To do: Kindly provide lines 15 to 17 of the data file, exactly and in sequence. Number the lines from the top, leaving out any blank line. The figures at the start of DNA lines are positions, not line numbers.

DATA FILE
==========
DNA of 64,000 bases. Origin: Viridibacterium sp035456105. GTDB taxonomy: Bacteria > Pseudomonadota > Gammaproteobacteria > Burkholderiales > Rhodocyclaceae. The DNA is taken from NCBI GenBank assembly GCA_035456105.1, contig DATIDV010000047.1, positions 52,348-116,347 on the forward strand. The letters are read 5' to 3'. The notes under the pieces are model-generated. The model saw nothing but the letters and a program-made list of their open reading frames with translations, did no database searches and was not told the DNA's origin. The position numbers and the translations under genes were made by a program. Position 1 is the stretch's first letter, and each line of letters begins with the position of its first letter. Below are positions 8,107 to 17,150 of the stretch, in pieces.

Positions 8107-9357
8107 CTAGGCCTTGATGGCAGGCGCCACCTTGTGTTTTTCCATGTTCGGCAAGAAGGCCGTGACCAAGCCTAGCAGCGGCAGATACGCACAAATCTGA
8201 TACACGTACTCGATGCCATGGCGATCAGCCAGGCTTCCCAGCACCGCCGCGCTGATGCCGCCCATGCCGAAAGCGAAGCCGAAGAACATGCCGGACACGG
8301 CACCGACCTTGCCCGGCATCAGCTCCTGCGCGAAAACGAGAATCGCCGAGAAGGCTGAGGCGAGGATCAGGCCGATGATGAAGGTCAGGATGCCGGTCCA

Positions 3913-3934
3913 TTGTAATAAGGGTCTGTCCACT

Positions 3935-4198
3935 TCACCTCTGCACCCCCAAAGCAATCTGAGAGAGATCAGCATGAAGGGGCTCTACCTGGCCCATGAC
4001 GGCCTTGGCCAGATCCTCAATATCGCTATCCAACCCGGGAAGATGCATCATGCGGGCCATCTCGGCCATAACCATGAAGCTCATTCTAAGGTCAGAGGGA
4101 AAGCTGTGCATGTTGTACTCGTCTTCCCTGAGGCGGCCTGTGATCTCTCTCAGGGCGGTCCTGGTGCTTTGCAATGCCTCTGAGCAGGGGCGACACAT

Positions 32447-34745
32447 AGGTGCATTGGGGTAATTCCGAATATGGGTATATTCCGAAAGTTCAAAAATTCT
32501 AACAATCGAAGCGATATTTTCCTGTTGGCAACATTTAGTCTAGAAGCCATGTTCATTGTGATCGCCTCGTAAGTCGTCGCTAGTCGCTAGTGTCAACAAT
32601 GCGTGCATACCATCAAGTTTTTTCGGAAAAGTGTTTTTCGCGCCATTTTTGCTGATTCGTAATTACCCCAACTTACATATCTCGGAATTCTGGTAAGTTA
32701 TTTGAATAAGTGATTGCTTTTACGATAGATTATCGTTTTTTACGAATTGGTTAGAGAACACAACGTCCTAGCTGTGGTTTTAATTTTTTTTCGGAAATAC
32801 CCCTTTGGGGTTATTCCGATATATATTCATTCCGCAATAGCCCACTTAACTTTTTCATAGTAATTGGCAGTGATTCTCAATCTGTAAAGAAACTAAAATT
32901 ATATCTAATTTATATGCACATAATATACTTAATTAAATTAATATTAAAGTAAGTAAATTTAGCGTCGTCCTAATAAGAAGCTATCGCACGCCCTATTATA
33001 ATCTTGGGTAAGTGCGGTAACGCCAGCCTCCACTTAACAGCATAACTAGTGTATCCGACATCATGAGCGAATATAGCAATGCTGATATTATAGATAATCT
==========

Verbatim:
32601 GCGTGCATACCATCAAGTTTTTTCGGAAAAGTGTTTTTCGCGCCATTTTTGCTGATTCGTAATTACCCCAACTTACATATCTCGGAATTCTGGTAAGTTA
32701 TTTGAATAAGTGATTGCTTTTACGATAGATTATCGTTTTTTACGAATTGGTTAGAGAACACAACGTCCTAGCTGTGGTTTTAATTTTTTTTCGGAAATAC
32801 CCCTTTGGGGTTATTCCGATATATATTCATTCCGCAATAGCCCACTTAACTTTTTCATAGTAATTGGCAGTGATTCTCAATCTGTAAAGAAACTAAAATT